8F’S – Friendship
Posted by Orrin Woodward on September 19, 2011
Here is a portion of the Friendship Resolution from the soon to be released book RESOLVED: 13 Resolutions For LIFE. Sincerely, Orrin Woodward
A trusted friend is loyal to his friends, in front of them, but more importantly, when they are not present. As Martin Luther King Jr. said, “In the end, we will remember not the words of our enemies, but the silence of our friends.” Loyalty to a friendship doesn’t mean taking the friend’s side on any issue – right or wrong, but it does mean he is a friend right or wrong. Friends must defend the other’s character, honor and reputation as far as truth allows, while helping to resolve any issue privately and promptly. Lincoln said, “A friend is one who has the same enemies as you have,” which is true as long as truth is on the side of one’s friend. The key principle to follow is, “Loyalty to the Absent,” protecting the character of those not present to protect themselves. For example, if a person isn’t willing to say something with the person in the room, then why is he saying it when the person isn’t in the room? Sadly, when this principle is abused, a person quickly gains the reputation as a gossiping tale-bearer, who can no longer be respected or trusted as a person’s true friend. But what if two friends fall into conflict, placing their mutual friends in the middle of unresolved conflict? In this situation, a true friend would bring them together in a spirit of reconciliation. Both parties must follow the conflict resolution principles (to be covered in Conflict Resolution), but if either side refuses to follow the guidelines, then he has violated the trust of all parties involved. What good is it to have principles, if they are not followed when needed? Self-deception can blind a friend, as Maxwell writes, “If you are not honest with yourself, you will not be capable of honesty with others. Self-deception is the enemy of relationships. It also undermines personal growth. If a person does not admit his shortcomings, he cannot improve.” At this point, a friend must be addressed privately and promptly, hoping to point out his blind spot error, praying that he returns to the principles espoused by virtue and expected by all true friends. Friends are loyal to one another, only abandoning a friendship when the friend refuses, after numerous attempts to return to the principles of virtue and honor. Simply put, loyalty to a friend only ends where untruth begins. Even in this sad situation, former friends should maintain confidences where possible, holding onto the hope that in the future, restoration is possible when principles of virtue are restored to the lost individual. Loyalty, fidelity and honor are seldom used in today’s society, but life-long friendships are founded upon them. Next to truth itself, loyalty is the most valued principle for friendship, forming the glue that holds friendships together during the storms of life.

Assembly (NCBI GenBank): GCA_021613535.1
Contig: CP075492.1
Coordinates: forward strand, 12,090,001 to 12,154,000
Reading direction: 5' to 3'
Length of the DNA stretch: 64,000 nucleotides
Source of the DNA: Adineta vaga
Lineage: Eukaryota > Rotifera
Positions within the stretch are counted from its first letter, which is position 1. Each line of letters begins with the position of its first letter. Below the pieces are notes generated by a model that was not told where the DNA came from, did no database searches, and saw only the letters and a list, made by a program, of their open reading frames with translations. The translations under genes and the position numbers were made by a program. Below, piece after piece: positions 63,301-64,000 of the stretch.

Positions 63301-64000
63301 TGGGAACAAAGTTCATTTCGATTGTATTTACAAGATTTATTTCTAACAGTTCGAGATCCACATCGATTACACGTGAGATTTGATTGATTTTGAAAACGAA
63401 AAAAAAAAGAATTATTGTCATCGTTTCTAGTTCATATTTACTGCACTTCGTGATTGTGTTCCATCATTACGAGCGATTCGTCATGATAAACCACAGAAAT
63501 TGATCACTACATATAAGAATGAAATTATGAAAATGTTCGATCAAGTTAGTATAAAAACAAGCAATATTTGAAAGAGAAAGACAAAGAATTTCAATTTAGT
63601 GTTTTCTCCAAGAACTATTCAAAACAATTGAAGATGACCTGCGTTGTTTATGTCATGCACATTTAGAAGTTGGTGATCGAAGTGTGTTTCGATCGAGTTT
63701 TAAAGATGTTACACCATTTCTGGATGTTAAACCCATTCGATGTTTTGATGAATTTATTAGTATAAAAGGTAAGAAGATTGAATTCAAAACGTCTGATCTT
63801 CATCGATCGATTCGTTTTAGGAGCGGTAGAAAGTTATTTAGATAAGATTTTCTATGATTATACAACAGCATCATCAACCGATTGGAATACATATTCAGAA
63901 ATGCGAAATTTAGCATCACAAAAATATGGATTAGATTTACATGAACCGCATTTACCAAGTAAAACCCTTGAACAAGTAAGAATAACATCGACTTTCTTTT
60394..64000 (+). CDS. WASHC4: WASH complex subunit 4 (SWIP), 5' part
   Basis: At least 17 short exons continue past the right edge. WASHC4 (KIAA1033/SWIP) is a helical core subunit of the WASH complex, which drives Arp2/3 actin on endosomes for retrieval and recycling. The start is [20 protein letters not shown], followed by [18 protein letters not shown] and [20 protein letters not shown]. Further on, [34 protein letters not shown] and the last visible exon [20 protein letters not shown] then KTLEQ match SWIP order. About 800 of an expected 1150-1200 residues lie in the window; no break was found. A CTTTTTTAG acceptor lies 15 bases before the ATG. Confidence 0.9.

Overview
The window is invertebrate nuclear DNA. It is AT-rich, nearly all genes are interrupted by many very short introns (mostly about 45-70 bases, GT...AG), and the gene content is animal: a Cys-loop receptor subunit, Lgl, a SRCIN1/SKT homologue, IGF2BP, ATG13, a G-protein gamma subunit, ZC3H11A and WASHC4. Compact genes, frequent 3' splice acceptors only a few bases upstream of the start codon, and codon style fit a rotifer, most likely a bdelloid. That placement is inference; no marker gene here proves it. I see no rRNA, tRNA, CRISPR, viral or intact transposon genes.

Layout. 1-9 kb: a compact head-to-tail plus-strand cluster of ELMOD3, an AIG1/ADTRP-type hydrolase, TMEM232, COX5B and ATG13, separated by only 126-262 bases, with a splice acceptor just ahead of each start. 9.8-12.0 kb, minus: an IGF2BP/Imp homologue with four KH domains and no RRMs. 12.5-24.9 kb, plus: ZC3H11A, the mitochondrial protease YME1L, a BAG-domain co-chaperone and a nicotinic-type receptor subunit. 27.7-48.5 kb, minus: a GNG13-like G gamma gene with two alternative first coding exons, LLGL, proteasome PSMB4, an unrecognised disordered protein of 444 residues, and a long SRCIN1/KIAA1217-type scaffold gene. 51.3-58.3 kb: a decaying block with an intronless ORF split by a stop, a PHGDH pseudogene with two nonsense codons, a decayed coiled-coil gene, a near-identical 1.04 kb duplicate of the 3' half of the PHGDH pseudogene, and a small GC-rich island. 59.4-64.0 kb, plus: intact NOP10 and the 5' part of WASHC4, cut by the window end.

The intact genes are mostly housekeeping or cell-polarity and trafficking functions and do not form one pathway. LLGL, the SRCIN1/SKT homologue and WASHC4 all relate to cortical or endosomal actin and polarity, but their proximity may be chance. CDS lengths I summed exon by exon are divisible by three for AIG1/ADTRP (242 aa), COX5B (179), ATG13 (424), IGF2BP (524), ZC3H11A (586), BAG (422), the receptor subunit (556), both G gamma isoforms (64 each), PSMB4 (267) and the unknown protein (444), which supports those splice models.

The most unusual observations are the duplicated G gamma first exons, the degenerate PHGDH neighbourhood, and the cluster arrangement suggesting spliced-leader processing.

True friendship is a lost art in today’s “Me” generation, but that only increases the value of a friend when he is found. The best way to find friends of this caliber is to be one, which is why friendship is one of the 13 resolutions. If someone dies having had several friends of this quality, then he is a blessed man. Make a commitment to give more to each relationship than one receives. Although simple in theory, this is much tougher to do in practice, especially with true friends. Friendship brings so much joy and fun into life, that it should be cultivated as a fine art. Conversely, damaged relationships bring so much pain into life, that conflict should be resolved promptly. Resolve the issues, not dissolve the friendship, if at all possible. The real wealth in life isn’t in a person’s net worth, but in his relationships with God, family, and friends. No amount of money can mend damaged relationship or purchase the joy and happiness experienced within a true friendship. Regardless of the fickleness and fecklessness witnessed in the world, resolve today to give others the fidelity and faithfulness of a true friend.